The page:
Tackling questions about ad frequency can be a complicated discussion with advertisers. We previously discussed frequency vs. reach as one component of the conversation. The other is about defining effective frequency and what it means. If you do this in a way that’s easy to understand, you can set more accurate expectations with customers.

Here’s how to do it.

What Is Ad Frequency?

Frequency describes the number of times a specific consumer or target could encounter a specific ad during the time of the campaign. It is possible to “cap” frequency in some digital channels to avoid ad fatigue. Depending on the length of the campaign and the tactics you use (digital and linear), frequency can be a wide variety of numbers.

So, when is it effective?

What Is an Effective Ad Frequency?

There is significant data on what the “right” frequency is, with Nielsen revealing five to seven times as the best amount to drive recall. However, context is critical in assigning an effective frequency. Here are some factors that impact it:

  • How aware of your brand those seeing, hearing or watching an ad are
  • The funnel phase of the ad (top, mid or bottom): Ads at the top need more time to resonate than those at the bottom, where people are ready to make a purchase.
  • The complexity of the message: For example, promoting a burger special is an easy initiative compared to ads relating to pharma or health care.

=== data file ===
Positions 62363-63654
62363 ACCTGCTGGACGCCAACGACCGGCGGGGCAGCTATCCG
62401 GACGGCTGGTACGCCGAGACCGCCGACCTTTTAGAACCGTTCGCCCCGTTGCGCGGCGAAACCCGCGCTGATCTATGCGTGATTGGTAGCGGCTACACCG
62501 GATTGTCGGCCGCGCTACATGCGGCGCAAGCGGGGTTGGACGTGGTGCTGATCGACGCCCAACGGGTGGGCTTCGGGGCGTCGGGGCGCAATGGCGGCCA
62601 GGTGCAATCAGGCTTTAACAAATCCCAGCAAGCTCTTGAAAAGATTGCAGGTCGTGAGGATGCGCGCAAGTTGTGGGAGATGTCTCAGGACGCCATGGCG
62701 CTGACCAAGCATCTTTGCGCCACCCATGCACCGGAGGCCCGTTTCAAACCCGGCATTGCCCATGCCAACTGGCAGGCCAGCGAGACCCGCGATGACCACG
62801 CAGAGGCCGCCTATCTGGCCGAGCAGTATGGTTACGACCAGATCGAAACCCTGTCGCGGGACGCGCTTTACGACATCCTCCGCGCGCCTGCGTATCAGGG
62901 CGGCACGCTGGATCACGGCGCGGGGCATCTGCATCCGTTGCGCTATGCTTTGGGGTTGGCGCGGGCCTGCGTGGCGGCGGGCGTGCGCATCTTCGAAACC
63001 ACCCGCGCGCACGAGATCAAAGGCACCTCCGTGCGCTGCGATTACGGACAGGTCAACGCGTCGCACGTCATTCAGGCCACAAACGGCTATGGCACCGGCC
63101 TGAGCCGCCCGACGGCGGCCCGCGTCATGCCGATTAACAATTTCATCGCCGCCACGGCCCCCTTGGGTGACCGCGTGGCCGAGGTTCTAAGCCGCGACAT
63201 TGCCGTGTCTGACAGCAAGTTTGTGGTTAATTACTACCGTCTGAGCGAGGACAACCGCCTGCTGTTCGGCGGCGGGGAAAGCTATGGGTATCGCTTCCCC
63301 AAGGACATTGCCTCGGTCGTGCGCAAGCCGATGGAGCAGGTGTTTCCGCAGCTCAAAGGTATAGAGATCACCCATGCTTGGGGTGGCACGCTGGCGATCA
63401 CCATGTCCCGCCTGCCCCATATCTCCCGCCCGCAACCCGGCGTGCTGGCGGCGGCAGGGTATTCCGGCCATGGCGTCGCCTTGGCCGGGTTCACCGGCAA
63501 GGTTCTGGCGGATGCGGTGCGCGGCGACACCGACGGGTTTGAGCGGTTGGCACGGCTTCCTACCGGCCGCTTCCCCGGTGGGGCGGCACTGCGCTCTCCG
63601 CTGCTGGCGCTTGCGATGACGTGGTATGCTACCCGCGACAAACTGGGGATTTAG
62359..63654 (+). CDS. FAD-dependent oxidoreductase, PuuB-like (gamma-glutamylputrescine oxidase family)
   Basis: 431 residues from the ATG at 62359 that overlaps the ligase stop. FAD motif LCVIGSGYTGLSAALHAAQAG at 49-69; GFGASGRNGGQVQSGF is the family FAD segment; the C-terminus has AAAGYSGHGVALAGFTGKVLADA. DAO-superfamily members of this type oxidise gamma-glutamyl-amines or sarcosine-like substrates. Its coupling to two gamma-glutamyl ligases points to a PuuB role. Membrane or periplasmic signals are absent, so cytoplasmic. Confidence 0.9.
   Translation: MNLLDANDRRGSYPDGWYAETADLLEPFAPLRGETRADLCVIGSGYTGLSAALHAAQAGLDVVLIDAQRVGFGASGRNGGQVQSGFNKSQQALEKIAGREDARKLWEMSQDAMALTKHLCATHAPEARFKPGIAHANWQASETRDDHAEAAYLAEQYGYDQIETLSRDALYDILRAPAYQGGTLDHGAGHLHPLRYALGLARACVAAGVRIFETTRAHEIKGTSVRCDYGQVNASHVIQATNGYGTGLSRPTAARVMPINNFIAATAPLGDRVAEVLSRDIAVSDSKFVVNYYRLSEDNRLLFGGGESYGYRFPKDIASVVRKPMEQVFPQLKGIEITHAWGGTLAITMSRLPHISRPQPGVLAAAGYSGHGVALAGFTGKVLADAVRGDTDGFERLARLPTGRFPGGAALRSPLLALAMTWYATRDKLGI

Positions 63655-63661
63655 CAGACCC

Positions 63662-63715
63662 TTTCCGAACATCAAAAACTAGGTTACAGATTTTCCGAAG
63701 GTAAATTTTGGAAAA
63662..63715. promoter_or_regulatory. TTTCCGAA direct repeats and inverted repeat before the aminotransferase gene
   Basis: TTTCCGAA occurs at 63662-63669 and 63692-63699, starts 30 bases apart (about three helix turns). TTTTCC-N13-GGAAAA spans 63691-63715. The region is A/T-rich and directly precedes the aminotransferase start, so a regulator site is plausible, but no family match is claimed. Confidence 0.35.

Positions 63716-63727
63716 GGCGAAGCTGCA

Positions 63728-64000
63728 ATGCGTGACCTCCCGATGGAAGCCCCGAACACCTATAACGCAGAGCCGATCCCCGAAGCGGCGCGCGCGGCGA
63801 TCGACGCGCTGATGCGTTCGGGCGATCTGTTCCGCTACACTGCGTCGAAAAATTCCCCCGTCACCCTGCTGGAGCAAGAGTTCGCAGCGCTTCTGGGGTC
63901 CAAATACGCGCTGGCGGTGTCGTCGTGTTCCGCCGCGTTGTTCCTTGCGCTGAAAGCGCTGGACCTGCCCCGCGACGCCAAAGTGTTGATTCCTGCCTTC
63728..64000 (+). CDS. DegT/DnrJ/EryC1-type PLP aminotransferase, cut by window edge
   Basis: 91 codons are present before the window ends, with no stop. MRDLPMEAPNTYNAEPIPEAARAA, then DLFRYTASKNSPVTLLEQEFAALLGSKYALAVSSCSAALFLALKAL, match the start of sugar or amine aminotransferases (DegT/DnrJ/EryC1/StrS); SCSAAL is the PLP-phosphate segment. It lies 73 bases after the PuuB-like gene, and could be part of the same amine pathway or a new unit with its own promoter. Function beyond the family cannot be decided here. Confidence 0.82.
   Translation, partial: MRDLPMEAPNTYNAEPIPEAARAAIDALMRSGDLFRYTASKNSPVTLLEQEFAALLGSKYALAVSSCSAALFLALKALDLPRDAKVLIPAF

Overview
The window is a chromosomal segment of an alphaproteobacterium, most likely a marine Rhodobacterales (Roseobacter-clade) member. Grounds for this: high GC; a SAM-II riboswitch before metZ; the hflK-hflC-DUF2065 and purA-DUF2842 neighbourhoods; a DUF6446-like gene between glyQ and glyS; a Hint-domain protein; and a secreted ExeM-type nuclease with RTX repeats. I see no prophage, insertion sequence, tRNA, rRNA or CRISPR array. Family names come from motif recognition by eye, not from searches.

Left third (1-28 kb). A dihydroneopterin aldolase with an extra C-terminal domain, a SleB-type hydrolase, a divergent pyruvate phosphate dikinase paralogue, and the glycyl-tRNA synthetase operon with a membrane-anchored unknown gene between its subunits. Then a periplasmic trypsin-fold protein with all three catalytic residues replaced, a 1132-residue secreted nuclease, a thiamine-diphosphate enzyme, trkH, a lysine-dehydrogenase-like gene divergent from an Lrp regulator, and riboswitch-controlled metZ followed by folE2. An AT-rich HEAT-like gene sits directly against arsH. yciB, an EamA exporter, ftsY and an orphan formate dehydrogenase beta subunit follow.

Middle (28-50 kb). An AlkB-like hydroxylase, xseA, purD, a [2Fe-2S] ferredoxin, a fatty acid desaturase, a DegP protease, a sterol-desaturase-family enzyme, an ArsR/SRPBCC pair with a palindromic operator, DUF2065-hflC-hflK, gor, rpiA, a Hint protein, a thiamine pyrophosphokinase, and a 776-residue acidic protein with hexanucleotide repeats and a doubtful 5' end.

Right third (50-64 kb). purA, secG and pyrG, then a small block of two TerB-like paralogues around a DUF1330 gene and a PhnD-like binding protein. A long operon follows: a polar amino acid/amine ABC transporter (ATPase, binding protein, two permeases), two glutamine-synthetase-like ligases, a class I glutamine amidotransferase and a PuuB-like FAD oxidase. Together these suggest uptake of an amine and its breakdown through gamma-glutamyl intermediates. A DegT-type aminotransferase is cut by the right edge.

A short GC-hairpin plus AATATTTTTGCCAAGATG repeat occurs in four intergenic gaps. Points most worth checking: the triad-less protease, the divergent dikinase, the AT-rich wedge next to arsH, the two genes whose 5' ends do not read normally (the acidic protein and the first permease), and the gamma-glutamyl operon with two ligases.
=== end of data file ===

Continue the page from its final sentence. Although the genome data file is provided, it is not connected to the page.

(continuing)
• The saturation of the market: This would affect the number of ads playing for a product or service; you’ll likely need greater frequency to break through the noise.
  • The type of ad: Each format engages a user differently, from just audio to watching video. The more “passive” the ad, the more times people need to encounter it.
  • The content of the ad: If it includes statistics, testimonials and proof points rather than promotional copy, a consumer may pay more attention to it the first time.

Thus, effective frequency isn’t definitive in digital or linear advertising. Many components impact its ability to drive someone to take action.

More Advice on Explaining Ad Frequency to Advertisers

Ad frequency isn’t a new topic. In fact, in 1885, Thomas Smith wrote “Successful Advertising.” In it, he explained what happens when someone has exposure to an ad from the first time to the 20th. In this journey, consumers go from not noticing it to being curious to beginning to believe it has value.

Those same notions apply today in an environment where most people encounter ads hundreds or thousands of times per day. Over 140 years later, a lot has changed, but the core tenets of Smith’s strategy remain true:

  • Repeated exposure is necessary to introduce a brand to audiences.
  • The first few times someone sees an ad won’t register.
  • Optimizing frequency keeps an organization top of mind to would-be customers.
  • Consistency in advertising is integral to recall and connection.

What else should you keep in mind when discussing the frequency of ads?

Ad Frequency in the Modern World

By combining the teachings of Smith and adding context with what impacts ideal frequency, you can offer these insights to advertisers.

  • The longer the campaign, the higher the frequency, which works best for top-funnel ads.
  • Looking at past data with robust analytics can provide key information about frequency and effectiveness. (Look at impressions, clicks, conversions, video watches, etc.)
  • A campaign that uses digital and linear tactics will present frequency in many channels, which could help nudge people to purchase faster.
  • Ad fatigue is something to consider and cap, especially for bottom-funnel ads or those playing on OTT/CTV where inventory is abundant.
  • Transparent and open communication about frequency and how to optimize it will make local advertisers further value your partnership. It sets expectations early and ensures they understand the importance of effective frequency.

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